Ntsiki Mazwai389 views | Sun, 30th of October, 2022
Today I went to a speaking event where the topic was around women leadership and gender activism. We gathered in the spirit of mama Charlotte Maxeke who was known to be the kind of woman who occupied spaces she was not welcome in. The kind of woman who was vocal and had ideas. The kind of woman who wanted women to unite in leadership. It was a powerful engagement until I ruined the moment by talking too much again.
The programme director had said the QnA with the guests could be conversational as a pose to the rigid traditional QnA. This is one of my favourite topics, so I was ready for a robust engagement. We had had an inspiring afternoon and were on the last lap before lunch. The buffet table was laid out nicely for us, and I gather we were probably on the last shreds of concentration. The first round of questions had been taken and the minister was addressing a question from the audience about older women blocking the entry of younger women into politics. The minister was responding to this saying that the narrative of old people having to retire was mostly targeted at women. From the audience I disagreed and said that the narrative is and was applicable to ALL of them. I told her it was not a gender issue but an issue of the elders in the African National Congress, the ruling party, not passing on the baton. I told her they were sleeping in parliament and nature dictated for more fresh and able bodies to get into the political arena.
Yoh! The room shook. The minister sulked and went to sit down. The audience shouted at me. The programme director, who is young enough to be my child scolded me. I took out my cellphone and as I sat crossed legged in the second row in a bright orange dress, I left the room. We found the end of the program. It was all very awkward. As they gave flowers and gratitude to the panel the room was abuzz and edgy, people moving around a lot and those brave enough coming to whisper in my ear that I had done it again.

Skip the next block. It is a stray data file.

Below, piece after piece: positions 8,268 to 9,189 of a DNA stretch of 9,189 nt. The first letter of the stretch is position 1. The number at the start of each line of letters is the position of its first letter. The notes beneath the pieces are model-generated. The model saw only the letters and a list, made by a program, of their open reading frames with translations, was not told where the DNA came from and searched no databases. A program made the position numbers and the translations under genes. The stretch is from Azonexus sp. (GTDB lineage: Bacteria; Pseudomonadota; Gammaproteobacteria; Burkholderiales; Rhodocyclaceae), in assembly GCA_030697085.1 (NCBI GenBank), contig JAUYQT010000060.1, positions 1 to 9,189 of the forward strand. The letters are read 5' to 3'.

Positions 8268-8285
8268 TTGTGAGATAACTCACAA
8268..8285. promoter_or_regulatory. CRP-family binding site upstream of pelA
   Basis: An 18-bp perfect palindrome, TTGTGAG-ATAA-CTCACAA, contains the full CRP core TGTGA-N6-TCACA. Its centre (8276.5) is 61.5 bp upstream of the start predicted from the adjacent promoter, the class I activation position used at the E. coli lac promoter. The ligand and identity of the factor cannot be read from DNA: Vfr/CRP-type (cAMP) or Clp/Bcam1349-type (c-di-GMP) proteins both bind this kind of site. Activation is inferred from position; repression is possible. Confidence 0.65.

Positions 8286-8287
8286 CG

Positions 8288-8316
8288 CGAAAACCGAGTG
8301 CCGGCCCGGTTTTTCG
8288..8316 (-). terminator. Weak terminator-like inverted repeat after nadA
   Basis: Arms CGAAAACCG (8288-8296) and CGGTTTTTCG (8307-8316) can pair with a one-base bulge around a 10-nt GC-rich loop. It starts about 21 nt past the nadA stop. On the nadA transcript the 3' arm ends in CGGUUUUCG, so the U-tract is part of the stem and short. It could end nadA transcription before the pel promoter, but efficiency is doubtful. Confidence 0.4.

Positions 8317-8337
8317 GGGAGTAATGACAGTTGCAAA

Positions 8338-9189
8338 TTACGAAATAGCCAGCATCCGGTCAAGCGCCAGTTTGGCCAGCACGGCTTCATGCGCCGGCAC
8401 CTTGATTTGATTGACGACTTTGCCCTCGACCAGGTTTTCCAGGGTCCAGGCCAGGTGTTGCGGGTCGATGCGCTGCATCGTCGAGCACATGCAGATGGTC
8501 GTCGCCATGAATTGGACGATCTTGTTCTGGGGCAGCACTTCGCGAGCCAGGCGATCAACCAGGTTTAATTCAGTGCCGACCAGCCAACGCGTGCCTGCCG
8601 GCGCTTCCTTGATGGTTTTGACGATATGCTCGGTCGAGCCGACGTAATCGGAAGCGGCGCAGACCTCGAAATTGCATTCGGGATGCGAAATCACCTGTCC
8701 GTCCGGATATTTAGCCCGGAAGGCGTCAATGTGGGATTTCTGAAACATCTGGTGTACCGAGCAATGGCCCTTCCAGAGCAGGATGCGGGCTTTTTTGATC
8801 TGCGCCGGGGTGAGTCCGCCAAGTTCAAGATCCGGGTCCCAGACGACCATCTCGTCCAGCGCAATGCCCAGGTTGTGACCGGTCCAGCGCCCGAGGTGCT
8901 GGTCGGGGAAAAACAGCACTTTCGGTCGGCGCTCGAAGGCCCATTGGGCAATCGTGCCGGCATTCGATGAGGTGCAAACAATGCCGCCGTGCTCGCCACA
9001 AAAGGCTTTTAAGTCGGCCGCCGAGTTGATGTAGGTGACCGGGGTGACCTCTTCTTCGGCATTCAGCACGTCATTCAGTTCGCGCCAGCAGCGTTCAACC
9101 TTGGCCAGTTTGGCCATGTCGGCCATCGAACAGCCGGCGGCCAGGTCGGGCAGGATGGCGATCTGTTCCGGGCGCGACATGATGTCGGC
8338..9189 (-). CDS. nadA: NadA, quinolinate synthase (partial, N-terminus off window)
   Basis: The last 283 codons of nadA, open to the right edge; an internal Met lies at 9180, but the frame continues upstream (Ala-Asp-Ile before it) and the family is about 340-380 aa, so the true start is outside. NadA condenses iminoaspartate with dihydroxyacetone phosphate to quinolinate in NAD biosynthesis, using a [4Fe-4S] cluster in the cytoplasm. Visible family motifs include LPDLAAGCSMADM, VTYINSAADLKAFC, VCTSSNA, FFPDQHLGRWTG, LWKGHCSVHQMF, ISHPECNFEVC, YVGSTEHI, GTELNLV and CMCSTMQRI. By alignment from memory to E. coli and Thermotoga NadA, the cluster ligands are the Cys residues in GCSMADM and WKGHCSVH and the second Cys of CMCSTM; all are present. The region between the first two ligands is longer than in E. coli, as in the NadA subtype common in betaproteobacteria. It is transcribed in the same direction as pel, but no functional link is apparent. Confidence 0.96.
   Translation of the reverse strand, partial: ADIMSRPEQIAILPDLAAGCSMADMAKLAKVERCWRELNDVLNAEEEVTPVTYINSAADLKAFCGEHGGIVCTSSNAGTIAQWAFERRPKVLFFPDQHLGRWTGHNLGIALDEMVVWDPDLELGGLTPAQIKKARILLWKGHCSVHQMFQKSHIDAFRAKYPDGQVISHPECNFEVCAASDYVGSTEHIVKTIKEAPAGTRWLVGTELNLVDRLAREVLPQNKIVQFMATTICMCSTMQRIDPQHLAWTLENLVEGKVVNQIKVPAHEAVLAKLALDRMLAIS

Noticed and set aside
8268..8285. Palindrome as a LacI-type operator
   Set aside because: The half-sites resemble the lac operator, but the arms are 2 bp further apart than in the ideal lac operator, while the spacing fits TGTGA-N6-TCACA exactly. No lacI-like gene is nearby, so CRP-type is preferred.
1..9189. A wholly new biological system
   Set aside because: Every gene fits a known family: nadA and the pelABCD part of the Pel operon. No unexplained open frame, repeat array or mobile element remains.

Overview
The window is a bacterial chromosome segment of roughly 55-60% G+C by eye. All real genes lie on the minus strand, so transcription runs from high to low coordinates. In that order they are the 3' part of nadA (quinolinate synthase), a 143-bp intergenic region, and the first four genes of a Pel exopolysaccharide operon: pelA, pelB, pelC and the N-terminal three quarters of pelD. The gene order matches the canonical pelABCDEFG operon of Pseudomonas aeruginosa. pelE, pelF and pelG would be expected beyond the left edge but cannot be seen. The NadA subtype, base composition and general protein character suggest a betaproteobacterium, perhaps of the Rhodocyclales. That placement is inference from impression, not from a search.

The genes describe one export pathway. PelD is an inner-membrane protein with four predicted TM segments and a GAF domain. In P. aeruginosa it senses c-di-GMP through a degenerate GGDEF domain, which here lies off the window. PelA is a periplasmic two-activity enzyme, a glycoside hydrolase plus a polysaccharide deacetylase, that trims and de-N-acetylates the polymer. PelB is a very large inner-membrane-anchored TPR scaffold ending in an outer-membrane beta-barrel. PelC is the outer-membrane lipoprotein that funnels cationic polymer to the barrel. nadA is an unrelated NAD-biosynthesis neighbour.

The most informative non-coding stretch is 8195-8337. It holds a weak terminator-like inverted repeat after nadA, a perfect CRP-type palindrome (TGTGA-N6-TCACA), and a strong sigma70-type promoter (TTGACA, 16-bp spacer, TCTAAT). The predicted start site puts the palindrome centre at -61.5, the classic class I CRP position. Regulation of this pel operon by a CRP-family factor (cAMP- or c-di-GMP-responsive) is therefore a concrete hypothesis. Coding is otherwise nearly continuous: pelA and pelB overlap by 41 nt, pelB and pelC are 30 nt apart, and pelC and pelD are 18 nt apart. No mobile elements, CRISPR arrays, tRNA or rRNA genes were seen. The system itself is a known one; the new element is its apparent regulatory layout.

All I know is that I hate the feeling of ‘doing it again.’ It is all so alienating and distressing but …there was nothing wrong with what I said, the ANC is dying a slow painful death because its dinosaur leaders will not step aside for a more vibrant and renewed ANC.
I, like many South Africans am hugely anxious about 2024. The black vote is so fragmented. Never again shall we see two thirds majority because we are all fighting amongst ourselves. ANC has been the ruling party post 94, for now, it is the only leadership we know. It is for many, a comfort zone, something predictable.
We are headed toward the elective conference in December, the outcome of that conference will tell us a lot about 2024.
The ANC holds a very rich history, although viewed as a sell out party which was infiltrated by white people. The ANC was originally a party that was to address the needs of African people, the infiltration of white people meant that the focus and mandate of the entire organization had to change to accommodate whites. ANC was supposed to be an African party. It leaves my mind wondering if the ANC started slowly dying when Sobukwe left it to go establish the PAC? I wonder if it will be a formidable party in 20years time. At this rate….I doubt.
The rate I speak of, is the rate of dinosaurs in leadership. The reality is that South Africa is a youth dominated country. When we tell ANC leaders to pass on the baton it is not that we are disrespecting them or trying to humiliate them. When 2024 comes and opposition parties put forward their young leaders that the majority youth can relate to, who do you think they are going to choose?
It is time the elders accept that their time has come and gone, now is a time for them to mentor the young, fearless and energetic leaders who are biologically in their peak years.
Its funny how in other industries sixty is recognised as the retirement age, however our politicians want to stay in power for ever. Honestly, I would be embarrassed to be fighting over the mic at some tavern with a little girl whose time it is…me trying to sing Sana uRongo to an audience that has long evolved into amapiano. You HAVE TO learn when to leave the dance floor. Don’t be that former beauty queen still competing with the young blood.
The elders in the ANC are killing the movement…the more they stay in power, the more they give the EFF, majority vote on a platter.